By: Eileen Koval, CDBC, CBCC-KA, CPDT-KA
I decided to write this blog because in some parts of the country, a low percentage of owners partake in early training (before six months old) with their puppies, whether the training is performed by them, in a group class, or private training. I think there are likely a multitude of reasons for this, but what I do know is that some level of early training is imperative for all dogs. Getting an early start with this type of training the better it is for your dog in the long term. Dogs that attended training prior to 6 months of age had significantly reduced chances of displaying aggression, compulsive behaviors, destruction, and excessive barking as adults, according to a study published earlier this year. It is important to note that the study also found that dogs who were trained with punishment had increased likelihoods of displaying aggression and excitability compared to those who were trained with reward-based methods (Dinwoodie 2021). Puppies and rescue dogs do not come pre-programmed to relax in varied social situations and environments that one might encounter in a suburban neighborhood. They also do not understand how we expect them to behave in those situations. They are just doing what works with them. Nipping at a stranger who is invading personal space can be highly effective at getting the person to move away. Counter-surfing to get to food yields quick and satisfying results for a dog. Why not teach them specific, more desirable behavior patterns (expectations) that they can offer to get similar results and eliminate the unwanted behaviors? These things are far too often not considered until there is a major behavior issue, but this is what early training is all about.
The word “training” can evoke strong emotions in people depending upon their past experiences. People who experienced harsh training methods with their previous dogs may avoid putting their dogs through training. For them, training equals pain and fear. That is a huge problem in certain parts of the country – including where I live – where the majority of trainers utilize punishment including shock collars, prong collars, and leash corrections heavily during training. Other people may not think that their dogs need training at all unless there is a problem behavior. I was one of those people when I got my first dog as a young adult. I thought that training was about punishment and control, not cooperation. I believed that it would crush my dog’s fun, goofy personality as I had seen those changes in other dogs who went through harsh training for basic obedience and manners. I thought that if my dog loved me enough and we had a strong relationship that my dog would never need anything more than the few very basic skills I taught at home. Unfortunately, once dogs get to the point where there is a major behavioral issue there may be a lot of frustration, and even anger and exasperation, on both sides. The dogs have no idea what the person wants, they might wonder why they are in trouble, and they are stuck in a rut continuing to do the same unwanted behavior over and over again. If you see any signs of unwanted behavior, the time to get help is now! Unwanted behaviors do not go away on their own but typically get worse over time.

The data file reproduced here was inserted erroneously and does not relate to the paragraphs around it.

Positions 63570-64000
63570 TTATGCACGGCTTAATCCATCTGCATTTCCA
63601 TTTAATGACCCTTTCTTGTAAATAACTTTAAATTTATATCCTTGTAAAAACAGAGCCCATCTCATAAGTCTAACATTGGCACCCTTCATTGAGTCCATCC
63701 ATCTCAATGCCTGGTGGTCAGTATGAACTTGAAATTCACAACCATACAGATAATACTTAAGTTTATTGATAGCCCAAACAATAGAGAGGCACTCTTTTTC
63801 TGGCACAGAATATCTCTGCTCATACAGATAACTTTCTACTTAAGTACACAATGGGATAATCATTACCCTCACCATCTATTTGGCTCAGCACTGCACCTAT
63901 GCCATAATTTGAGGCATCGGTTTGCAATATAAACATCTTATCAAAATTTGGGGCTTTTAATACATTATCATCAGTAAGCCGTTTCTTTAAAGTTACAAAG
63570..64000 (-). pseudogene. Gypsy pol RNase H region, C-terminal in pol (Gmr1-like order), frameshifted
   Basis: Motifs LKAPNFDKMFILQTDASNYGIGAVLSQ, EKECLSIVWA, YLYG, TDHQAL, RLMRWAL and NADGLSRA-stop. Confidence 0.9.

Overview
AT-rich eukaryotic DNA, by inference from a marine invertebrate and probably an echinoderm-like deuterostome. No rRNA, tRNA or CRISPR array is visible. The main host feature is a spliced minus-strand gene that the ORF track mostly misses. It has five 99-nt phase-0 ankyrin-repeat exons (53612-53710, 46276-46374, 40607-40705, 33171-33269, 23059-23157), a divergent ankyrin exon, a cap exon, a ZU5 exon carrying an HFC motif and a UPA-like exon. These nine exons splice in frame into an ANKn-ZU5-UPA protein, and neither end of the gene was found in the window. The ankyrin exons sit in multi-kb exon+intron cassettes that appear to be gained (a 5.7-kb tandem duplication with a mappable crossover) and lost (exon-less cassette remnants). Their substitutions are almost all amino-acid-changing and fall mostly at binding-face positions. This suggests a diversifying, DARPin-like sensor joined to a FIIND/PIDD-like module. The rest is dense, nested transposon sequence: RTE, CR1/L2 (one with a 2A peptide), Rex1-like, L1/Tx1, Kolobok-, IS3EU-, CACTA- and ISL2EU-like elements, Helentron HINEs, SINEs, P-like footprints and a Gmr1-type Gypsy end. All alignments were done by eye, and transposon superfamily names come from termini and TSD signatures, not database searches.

We don’t get dogs to be frustrated with them!
They are our companions, our family members, a snuggle buddy, and maybe even a helper who does work with us on a farm or as a service animal. Beyond that, we still need to see them for who they are and understand them. While they like to please us, they exist for themselves, not for us. They have internal drives pushing them toward certain behavior patterns, depending on what they were bred to do over countless generations (e.g. guarding, retrieving, herding, following scents, predation, etc.). They seek any fulfillment that they can personally enjoy from life. Viewing the world through that lens allows us to better understand our canine partners so we can socialize thoughtfully and train them uniquely to be able to navigate their world successfully.